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Response to renate (Reply #7)

Sat Mar 23, 2013, 04:42 AM

13. of course they're buddhists. buddhism has a long history of association with militarism.

 

It is generally accepted in the West that Buddhism is a ‘peaceful’ religion. The Western public tends to assume that the doctrinal rejection of violence in Buddhism would make Buddhist pacifists, and often expects Buddhist societies or individual Asian Buddhists to conform to the modern Western standards of ‘peaceful’ behavior. This stereotype – which may well be termed ‘positive Orientalism,’ since it is based on assumption that an ‘Oriental’ religion would be more faithful to its original non-violent teachings than Western Christianity – has been periodically challenged by enthusiastic acquiescence by monastic Buddhism to the most brutal sorts of warfare.

This volume demolishes this stereotype, and produces instead a coherent, nuanced account on the modern Buddhist attitudes towards violence and warfare, which take into consideration both doctrinal logic of Buddhism and the socio-political situation in Asian Buddhist societies. The chapters in this book offer a deeper analysis of ‘Buddhist militarism’ and Buddhist attitudes towards violence than previous volumes, grounded in an awareness of Buddhist doctrines and the recent history of nationalism, as well as the role Buddhism plays in constructions of national identity. The international team of contributors includes scholars from Thailand, Japan, and Korea.

http://www.amazon.com/Buddhism-Violence-Militarism-Routledge-Religion/dp/0415536960




In "Canonical Ambiguity and Differential Practices" Frydenlund points out the complicated political and social reasons that have led monks to join in wars. "Pacifism among monks is rare. In many ways war was accepted as a regrettable part of life in the world" (p 107)".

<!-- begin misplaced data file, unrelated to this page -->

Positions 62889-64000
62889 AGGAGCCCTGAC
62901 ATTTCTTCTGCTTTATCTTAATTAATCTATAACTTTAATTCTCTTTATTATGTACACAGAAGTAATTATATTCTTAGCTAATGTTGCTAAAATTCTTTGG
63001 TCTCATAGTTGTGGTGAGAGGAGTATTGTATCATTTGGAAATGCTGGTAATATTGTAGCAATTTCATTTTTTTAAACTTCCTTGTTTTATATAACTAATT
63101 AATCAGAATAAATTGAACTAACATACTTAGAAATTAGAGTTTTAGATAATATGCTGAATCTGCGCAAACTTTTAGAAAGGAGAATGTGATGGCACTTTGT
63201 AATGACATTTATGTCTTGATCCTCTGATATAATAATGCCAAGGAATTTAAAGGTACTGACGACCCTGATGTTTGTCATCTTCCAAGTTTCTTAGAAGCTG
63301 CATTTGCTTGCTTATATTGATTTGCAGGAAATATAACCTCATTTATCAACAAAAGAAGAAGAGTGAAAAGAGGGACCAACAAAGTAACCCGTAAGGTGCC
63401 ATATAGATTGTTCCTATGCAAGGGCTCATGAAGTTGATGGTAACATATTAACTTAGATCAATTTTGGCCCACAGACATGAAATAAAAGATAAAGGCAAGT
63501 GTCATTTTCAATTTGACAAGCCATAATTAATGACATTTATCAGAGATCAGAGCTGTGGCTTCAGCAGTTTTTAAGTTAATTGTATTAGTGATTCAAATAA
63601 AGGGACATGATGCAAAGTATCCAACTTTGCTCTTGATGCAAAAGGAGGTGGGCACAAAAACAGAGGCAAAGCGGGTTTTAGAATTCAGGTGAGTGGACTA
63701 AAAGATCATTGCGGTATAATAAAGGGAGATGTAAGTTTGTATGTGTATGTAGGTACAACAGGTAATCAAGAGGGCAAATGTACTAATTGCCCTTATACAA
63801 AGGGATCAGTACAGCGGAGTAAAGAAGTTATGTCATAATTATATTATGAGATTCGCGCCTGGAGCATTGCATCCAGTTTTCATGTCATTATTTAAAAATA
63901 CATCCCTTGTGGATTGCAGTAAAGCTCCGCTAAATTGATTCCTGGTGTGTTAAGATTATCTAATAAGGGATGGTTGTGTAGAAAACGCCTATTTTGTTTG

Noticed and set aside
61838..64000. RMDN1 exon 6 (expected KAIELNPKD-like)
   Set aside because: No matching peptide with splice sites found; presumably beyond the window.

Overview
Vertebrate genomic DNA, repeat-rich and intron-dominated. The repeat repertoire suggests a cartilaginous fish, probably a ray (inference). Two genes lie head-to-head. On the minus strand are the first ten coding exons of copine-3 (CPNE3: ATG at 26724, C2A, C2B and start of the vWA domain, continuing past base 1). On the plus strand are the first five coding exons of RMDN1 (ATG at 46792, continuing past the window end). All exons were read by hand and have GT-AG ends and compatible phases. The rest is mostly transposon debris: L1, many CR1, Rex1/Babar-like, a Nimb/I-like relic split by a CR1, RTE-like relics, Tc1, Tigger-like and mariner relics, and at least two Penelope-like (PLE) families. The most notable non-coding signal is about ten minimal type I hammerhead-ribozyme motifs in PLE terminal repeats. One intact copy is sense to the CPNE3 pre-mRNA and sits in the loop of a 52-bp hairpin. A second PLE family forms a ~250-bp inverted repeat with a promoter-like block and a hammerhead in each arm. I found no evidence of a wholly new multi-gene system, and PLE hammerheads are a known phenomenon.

Perhaps the most intriguing entry is Auerback's exploration of the well known book, 'Zen at War" and the general nationalistic fervor shown by Zen Buddhists in Japan for war. Auerback investigates Zen and military chaplaincy in the diary of Soen.

The variety within Buddhism is well expressed in 1977 by Kittivuddho, a leading Thai Buddhist monk, who announced that "killing Communists is not a sin" (p 177).

Nor is he merely a modern aberration. Before Christ was born, monks fought a war with Buddha's relic as a banner. And "throughout Chinese Buddhist history, monks were...seen involved in military conflict and war. In 515, a monk called Faqing rallied behind him more than 50,000 Buddhists" (p 203) to fight with him against the Northern Wei dynasty.

http://www.amazon.com/Buddhism-Violence-Militarism-Routledge-Religion/dp/0415536960

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